Three men dumped vast piles of rubbish illegally
More than 2,000 tonnes of waste including 30ft-high heaps of wood and stacks of mattresses were left abandoned at an industrial estate.
Michael Hendy, Nathan Thomas and Victor Keseru each admitted their role in illegally dumping huge quantities of waste at the site in Cowbridge and were sentenced at Cardiff Crown Court.
Opening the case, prosecutor Tim Evans said: “This case arises out of the illegal deposit of vast amounts of waste.”
The court heard the offending occurred at Llandow Trading Estate, in Cowbridge, between November 2014 and June 2015.
Around 1,500 tonnes of wood and woodchip were found there, along with more than 330 tonnes of mattresses compacted into bales.
Prosecutors said the wood was stacked 30ft high in places and judged by South Wales Fire and Rescue Service as a “serious fire risk”.
The court heard the mattresses were left outside and also filled a warehouse from floor to ceiling.
Mr Evans said the waste was left unprocessed and effectively abandoned on the site, operated by Hendy, who did not have the necessary permits or full permission from the landowner.
An environment officer from Natural Resources Wales, which regulates waste operators, visited the site in 2014 and told Hendy his actions were illegal. But he ignored the guidance and started dumping waste in two more adjacent yards.
Prosecutors said he charged £40 per tonne to dump chemically treated wood that had been used in construction, without any thought about what was going to happen to it.
The court heard he received £60,000 for the 1,500 tonnes of waste wood, which would have cost £170,000 to dispose of legally.
Thomas and Keseru worked in partnership at Bridgend-based Envik Recycling Services, collecting old mattresses, selling the metal springs for scrap. David Sedgwick, representing Keseru, said: “The two of them ended up with more mattresses than they could deal with.”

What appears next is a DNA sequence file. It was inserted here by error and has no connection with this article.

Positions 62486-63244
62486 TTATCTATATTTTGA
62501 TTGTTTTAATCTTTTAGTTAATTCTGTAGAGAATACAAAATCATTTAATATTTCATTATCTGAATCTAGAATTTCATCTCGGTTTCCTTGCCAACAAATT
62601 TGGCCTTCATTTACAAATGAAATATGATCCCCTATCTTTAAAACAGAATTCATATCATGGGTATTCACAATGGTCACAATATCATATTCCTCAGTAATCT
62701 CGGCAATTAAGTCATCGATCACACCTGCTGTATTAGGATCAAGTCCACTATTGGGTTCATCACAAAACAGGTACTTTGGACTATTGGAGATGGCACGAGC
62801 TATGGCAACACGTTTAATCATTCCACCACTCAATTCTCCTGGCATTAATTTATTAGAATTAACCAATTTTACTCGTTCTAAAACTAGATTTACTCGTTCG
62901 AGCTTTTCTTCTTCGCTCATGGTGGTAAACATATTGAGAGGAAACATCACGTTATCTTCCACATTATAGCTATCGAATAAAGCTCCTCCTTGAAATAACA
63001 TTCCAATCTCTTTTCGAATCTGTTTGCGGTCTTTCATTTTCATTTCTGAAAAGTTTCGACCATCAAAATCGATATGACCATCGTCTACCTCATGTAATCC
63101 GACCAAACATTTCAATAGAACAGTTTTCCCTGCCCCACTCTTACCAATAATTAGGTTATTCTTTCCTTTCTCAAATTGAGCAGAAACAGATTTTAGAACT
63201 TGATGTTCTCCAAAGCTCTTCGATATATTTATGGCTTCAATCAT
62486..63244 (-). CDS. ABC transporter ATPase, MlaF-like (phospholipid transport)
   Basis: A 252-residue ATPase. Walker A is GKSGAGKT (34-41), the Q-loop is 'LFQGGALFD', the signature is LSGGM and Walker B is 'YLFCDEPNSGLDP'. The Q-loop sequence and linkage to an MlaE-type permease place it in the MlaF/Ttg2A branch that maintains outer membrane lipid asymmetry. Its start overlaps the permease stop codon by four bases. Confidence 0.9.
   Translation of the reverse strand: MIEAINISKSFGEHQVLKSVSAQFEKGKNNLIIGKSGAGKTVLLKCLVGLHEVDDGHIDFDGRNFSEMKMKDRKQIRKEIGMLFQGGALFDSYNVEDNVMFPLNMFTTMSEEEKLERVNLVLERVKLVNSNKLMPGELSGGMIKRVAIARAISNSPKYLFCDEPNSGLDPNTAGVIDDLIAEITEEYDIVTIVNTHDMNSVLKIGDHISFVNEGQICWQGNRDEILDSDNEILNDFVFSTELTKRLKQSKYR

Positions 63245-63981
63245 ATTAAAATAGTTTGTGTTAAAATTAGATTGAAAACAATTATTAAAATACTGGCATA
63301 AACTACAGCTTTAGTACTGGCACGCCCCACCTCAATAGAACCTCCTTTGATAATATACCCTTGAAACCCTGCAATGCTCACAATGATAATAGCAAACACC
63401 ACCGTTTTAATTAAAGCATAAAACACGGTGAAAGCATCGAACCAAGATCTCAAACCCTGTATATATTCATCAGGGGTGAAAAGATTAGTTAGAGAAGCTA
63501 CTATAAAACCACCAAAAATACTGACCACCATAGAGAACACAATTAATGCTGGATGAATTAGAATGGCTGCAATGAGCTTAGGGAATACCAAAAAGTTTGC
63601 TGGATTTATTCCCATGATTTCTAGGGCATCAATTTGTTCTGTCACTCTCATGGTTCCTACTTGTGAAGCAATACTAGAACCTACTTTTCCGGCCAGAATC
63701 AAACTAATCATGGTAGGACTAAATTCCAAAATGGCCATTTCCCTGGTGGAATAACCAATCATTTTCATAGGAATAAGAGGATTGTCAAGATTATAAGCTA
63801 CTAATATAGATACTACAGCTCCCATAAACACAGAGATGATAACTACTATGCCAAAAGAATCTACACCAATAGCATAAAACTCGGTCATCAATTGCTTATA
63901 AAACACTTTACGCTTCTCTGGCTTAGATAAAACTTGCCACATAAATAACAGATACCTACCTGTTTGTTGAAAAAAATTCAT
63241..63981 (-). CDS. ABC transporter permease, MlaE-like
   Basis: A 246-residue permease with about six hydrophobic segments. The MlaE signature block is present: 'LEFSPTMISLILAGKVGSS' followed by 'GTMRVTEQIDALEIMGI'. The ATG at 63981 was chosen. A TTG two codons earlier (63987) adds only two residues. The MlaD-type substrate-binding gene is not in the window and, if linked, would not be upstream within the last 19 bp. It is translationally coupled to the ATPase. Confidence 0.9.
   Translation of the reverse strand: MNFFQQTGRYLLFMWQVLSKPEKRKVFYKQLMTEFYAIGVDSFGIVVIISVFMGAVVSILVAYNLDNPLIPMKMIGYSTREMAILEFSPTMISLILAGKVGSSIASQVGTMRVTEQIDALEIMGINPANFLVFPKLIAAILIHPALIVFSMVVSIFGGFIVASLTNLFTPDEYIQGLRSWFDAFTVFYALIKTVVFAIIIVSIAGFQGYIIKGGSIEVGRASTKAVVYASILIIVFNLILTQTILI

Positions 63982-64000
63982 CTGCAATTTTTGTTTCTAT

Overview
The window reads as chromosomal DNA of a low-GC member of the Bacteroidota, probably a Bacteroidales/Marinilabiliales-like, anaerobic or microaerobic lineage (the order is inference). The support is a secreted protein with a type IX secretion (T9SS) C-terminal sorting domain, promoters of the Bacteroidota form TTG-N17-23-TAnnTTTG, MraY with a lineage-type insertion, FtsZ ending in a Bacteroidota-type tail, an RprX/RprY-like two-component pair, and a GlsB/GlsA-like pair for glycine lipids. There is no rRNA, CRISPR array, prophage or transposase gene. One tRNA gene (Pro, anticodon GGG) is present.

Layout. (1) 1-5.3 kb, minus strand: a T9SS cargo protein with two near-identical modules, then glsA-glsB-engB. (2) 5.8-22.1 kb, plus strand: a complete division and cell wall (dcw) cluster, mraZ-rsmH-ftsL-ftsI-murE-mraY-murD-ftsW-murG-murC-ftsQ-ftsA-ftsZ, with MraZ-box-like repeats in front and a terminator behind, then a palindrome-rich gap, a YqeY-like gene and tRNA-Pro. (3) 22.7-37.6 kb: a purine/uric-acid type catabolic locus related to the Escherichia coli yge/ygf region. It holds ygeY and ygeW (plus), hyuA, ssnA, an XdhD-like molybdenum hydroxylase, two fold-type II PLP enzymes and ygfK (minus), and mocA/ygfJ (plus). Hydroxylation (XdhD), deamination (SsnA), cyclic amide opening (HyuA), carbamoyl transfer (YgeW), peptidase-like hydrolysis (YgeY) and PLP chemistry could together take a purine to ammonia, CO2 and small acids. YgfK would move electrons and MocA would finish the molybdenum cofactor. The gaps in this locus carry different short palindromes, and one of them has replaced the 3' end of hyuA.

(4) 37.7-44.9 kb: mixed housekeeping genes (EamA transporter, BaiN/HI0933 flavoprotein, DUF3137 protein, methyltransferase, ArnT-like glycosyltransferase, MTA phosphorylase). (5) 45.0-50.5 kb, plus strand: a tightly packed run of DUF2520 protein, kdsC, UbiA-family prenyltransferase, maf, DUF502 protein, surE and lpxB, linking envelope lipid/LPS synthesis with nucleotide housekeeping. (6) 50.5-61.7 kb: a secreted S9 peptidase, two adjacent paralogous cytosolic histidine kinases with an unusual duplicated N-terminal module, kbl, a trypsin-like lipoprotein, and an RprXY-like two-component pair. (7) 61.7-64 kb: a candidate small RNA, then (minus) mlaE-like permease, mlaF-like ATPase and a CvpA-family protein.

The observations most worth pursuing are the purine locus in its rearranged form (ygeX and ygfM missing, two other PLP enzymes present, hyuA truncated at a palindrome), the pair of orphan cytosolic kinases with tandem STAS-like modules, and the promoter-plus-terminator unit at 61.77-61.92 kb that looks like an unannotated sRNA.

The court heard they paid Hendy £5,000 in cash to take the mattresses.
Natural Resources Wales issued all three defendants with enforcement notices asking them to remove the waste, but they did not comply.
Prosecutors said the waste, which poses an environmental risk, is still at the site two and a half years later.
Hendy, 49, from Gwilyn Place in Barry, admitted disposing of controlled waste in a manner likely to cause pollution of the environment or harm to human health.
He also admitted operating a regulated facility for the disposal of waste without an environmental permit.
Mr Evans said: “The prosecution case is he took the money and ran.”
Nick Gedge, defending Hendy, said he started with the right intentions but “went awry”. The court heard Hendy is unemployed, so no order was made for compensation or costs. Judge Michael Fitton QC jailed him for 10 months.
Thomas, 47, from Merthyr Mawr Road in Bridgend, admitted disposing of mattresses without an environmental permit.
Nigel Fryer, defending, said: “He apologises profusely.”
Keseru, 48, from Shakespeare Road in Barry, admitted the same offence as Thomas.
Both were given a six-month jail term, suspended for two years, ordered to carry out 225 hours of unpaid work, and given a six-month curfew. They must each pay £26,040 in compensation, plus £6,500 in costs and an £80 victim surcharge.
> The huge quantities of dumped waste at Llandow Trading Estate, Cowbridge